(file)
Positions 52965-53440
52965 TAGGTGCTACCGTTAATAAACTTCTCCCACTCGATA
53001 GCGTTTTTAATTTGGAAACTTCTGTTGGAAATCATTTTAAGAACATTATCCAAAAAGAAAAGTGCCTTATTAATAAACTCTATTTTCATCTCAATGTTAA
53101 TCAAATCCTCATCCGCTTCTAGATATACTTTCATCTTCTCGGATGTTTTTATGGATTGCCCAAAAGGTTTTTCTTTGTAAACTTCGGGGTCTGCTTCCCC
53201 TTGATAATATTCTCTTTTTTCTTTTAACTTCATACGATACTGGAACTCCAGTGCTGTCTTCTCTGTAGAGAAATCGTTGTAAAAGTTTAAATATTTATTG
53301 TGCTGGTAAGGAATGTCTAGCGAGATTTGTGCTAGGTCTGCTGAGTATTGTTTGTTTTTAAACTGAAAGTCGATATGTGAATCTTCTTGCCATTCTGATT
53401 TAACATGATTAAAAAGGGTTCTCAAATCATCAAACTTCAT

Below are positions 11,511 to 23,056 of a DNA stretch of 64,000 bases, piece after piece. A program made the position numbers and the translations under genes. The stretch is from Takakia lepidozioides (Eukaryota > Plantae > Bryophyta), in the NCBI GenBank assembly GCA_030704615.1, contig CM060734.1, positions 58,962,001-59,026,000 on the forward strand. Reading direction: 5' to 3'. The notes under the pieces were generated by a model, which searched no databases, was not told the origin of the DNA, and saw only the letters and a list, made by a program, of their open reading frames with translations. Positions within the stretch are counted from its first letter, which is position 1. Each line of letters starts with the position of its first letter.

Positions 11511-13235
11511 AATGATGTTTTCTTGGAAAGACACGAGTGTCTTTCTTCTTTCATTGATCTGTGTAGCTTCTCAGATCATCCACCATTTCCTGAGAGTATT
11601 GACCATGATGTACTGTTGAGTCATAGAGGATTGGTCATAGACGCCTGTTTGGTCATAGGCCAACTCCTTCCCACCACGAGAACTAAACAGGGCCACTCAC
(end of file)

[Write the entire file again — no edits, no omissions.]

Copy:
Positions 52965-53440
52965 TAGGTGCTACCGTTAATAAACTTCTCCCACTCGATA
53001 GCGTTTTTAATTTGGAAACTTCTGTTGGAAATCATTTTAAGAACATTATCCAAAAAGAAAAGTGCCTTATTAATAAACTCTATTTTCATCTCAATGTTAA
53101 TCAAATCCTCATCCGCTTCTAGATATACTTTCATCTTCTCGGATGTTTTTATGGATTGCCCAAAAGGTTTTTCTTTGTAAACTTCGGGGTCTGCTTCCCC
53201 TTGATAATATTCTCTTTTTTCTTTTAACTTCATACGATACTGGAACTCCAGTGCTGTCTTCTCTGTAGAGAAATCGTTGTAAAAGTTTAAATATTTATTG
53301 TGCTGGTAAGGAATGTCTAGCGAGATTTGTGCTAGGTCTGCTGAGTATTGTTTGTTTTTAAACTGAAAGTCGATATGTGAATCTTCTTGCCATTCTGATT
53401 TAACATGATTAAAAAGGGTTCTCAAATCATCAAACTTCAT

Below are positions 11,511 to 23,056 of a DNA stretch of 64,000 bases, piece after piece. A program made the position numbers and the translations under genes. The stretch is from Takakia lepidozioides (Eukaryota > Plantae > Bryophyta), in the NCBI GenBank assembly GCA_030704615.1, contig CM060734.1, positions 58,962,001-59,026,000 on the forward strand. Reading direction: 5' to 3'. The notes under the pieces were generated by a model, which searched no databases, was not told the origin of the DNA, and saw only the letters and a list, made by a program, of their open reading frames with translations. Positions within the stretch are counted from its first letter, which is position 1. Each line of letters starts with the position of its first letter.

Positions 11511-13235
11511 AATGATGTTTTCTTGGAAAGACACGAGTGTCTTTCTTCTTTCATTGATCTGTGTAGCTTCTCAGATCATCCACCATTTCCTGAGAGTATT
11601 GACCATGATGTACTGTTGAGTCATAGAGGATTGGTCATAGACGCCTGTTTGGTCATAGGCCAACTCCTTCCCACCACGAGAACTAAACAGGGCCACTCAC